STANZAS.
“ WHEN shall we two meet again ?"-

Oh ask the breeze that bears me on
Over yon blue and pathless main,

And it will tell how soon!
Go ask the waves that roar

Round my bark as she holds her way,
And as they wildly pour

On the beach where thy footsteps stray-
While the rude wind whistles loud,

And their crests are white with foam,
They may tell that, without a shroud,

I have sought my last cold home.
And will those bright eyes shed

A tear on the sullen wave,
When it tells that I have sped

To a cheerless lonely grave ?-
“When shall we two meet again?”

And must I answer thee?
Can the pilot tell thee when

Tempests shall vex the sea ?
Though his bark sail smoothly on,

And the port seem just in view,
Yet their rage may burst anon

And o'erwhelm his gallant crew.

I have watch'd yon clear blue sky,

I have mark'd the glassy main,
And have told when storms were nigh,-

But I cannot tell thee when!
“When shall we two meet again?”—

And must I answer thee? Oh ne'er! oh ne'er! till when

Our spirits are set free! Then the evils being over

That around us now are cast, Together they may hover

And smile upon the past. “ And when shall we two meet?”

There is something in the tone
That asks, though passing sweet,

Telling me I am lone.
Go ask the destined wretch,

If from the upas-tree
He still has hopes to fetch

Its fruitage, and be free :-
And if a smile shall beam

Upon his pallid face,
Through which his soul may seem

To thee to answer “ Yes;"-
Oh let thine eyes impart

That ray of hope to me, And then this aching heart

Shall bless, and cling to thee-
As one, whom waves have torn

From his reeling vessel's side,
To the plank on which he is borne

Afloat o'er the waters wide.
" When shall we two meet again?”-

Oh in that question all
That tell of grief and pain

Upon my spirit fall!
In childhood first we met,

When our hearts were free from care,
And I remember yet

How those days were bright and fair ; And hadst thou ask'd me then,

As we sported merrily,
“ When shall we meet again ?”

I could have answer'd thee.
But those words have now a tone

So sad, so drear to me,
For they speak of days long gone,

And can I answer thee?
As the passing bell that tolls

To the prisoner doom'd to die, When each echo as it rolls

Through his cell tells his hour is nigh; So sound those words to me,

Like that heavy and slow death-bell, And I only can answer thee

In that one wild word, “Farewell !"

Π. Σ.

ration to the Stock Exchange, and after repeating this process five or six times without catching a glimpse of him, had at last the unspeakable mortification of being informed that he was a lame duck, and that he had not only waddled but bolted ; or in other words, that this “ remarkably prudent young gentleman” had run away, after having lost every thing, and had left nothing whatever to his numerous creditors, but his bright pea-green tilbury, upon which, however, an attachment was lodged by the groom in the sky-blue livery with silver shoulder-knots, for arrears of wages !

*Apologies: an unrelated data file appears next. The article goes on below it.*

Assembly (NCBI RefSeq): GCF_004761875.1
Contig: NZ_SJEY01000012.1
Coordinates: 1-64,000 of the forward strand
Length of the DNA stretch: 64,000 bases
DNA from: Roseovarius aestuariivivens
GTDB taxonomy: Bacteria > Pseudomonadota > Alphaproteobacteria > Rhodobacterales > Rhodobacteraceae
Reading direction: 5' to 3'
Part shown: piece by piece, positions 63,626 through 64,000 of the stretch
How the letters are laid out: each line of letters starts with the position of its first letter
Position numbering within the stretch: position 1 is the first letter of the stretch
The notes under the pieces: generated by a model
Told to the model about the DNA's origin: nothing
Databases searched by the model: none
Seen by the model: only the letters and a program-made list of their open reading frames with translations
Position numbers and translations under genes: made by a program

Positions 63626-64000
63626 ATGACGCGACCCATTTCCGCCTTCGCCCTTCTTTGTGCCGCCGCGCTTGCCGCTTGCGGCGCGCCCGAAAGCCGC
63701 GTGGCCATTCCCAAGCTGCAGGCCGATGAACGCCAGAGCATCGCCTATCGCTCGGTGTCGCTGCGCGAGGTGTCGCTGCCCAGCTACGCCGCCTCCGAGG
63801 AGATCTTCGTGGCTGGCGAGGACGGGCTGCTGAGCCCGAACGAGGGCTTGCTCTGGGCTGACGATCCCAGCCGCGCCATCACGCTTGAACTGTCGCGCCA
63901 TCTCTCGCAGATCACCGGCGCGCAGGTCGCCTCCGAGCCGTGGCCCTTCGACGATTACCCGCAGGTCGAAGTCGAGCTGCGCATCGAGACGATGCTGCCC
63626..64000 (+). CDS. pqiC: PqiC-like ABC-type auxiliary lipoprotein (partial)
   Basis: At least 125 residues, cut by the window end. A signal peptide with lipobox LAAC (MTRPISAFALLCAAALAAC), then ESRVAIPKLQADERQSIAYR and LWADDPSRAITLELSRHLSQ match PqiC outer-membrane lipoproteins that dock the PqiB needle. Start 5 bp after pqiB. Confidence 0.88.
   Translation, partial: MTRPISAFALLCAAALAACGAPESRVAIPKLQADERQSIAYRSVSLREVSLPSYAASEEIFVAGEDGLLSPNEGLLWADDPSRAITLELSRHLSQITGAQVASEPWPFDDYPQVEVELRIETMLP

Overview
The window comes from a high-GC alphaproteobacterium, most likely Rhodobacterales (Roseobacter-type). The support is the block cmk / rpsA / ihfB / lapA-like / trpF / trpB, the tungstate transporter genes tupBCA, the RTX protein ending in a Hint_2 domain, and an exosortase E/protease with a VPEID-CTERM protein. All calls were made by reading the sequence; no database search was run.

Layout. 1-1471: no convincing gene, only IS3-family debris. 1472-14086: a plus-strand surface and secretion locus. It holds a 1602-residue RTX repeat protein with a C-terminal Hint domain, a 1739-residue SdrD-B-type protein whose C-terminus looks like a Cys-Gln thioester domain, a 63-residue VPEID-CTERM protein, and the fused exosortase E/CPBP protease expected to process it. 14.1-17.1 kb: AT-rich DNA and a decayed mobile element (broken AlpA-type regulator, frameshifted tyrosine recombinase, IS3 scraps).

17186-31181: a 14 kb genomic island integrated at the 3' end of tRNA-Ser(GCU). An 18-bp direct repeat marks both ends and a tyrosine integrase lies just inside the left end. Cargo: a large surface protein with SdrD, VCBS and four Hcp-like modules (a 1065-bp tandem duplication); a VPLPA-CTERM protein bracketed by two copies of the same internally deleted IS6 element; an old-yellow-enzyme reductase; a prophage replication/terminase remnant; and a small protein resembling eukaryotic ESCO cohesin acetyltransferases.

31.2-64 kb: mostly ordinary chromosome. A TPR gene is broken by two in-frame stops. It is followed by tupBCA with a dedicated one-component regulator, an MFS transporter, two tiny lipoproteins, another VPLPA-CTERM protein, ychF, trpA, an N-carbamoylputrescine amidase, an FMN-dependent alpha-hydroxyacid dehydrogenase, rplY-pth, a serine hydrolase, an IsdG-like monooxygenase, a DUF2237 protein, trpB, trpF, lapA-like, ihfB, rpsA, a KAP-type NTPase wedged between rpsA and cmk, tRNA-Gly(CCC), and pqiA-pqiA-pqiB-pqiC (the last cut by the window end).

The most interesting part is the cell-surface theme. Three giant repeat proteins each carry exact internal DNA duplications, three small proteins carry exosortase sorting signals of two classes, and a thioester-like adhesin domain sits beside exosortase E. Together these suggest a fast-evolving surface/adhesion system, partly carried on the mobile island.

Sneaked homewards, calling in my way to countermand a pipe of port, which I had been ass enough to order upon anticipation. Entered my shop as if I were going to be hung; took up a dirty apron of Jem's which I tied round me, and began cutting up a sugar-loaf with great humility and compunction of spirit. My wife breaking into the shop as she beheld this apparition from the back parlour, I began to break to her our misfortune while I was breaking the sugar, when she flew into such a rage that I verily thought she would have finished by breaking my head. She would not have minded it so much, she said, but that she had lost the opportunity of mortifying Mrs. Tibbs, and that our best customer, Mr. Alderman Dewlap, had sent for his bill, declaring his intention of giving his custom to another shop. This she attributed to my impertinence, and insisted upon my writing him a submissive apology, which I sturdily refused doing, declaring I would be the master of my own house, and that though I was ruined, I would not be humbled or hen-pecked. Very angry words ensued, but I carried my point with a high hand, for instead of writing to the Alderman as she ordered, I called upon him, and made him a very humble apology in person.

STANZAS.
“ When shall we two meet again?”—

Oh ask the breeze that bears me on
Over yon blue and pathless main,

And it will tell how soon!
Go ask the waves that roar

Round my bark as she holds her way,
And as they wildly pour

On the beach where thy footsteps stray-
While the rude wind whistles loud,

And their crests are white with foam,
They may tell that, without a shroud,

I have sought my last cold home.
And will those bright eyes shed

A tear on the sullen wave,
When it tells that I have sped

To a cheerless lonely grave ?-
“When shall we two meet again?”

And must I answer thee?
Can the pilot tell thee when

Tempests shall vex the sea ?
Though his bark sail smoothly on,

And the port seem just in view,
Yet their rage may burst anon

And o'erwhelm bis gallant crew.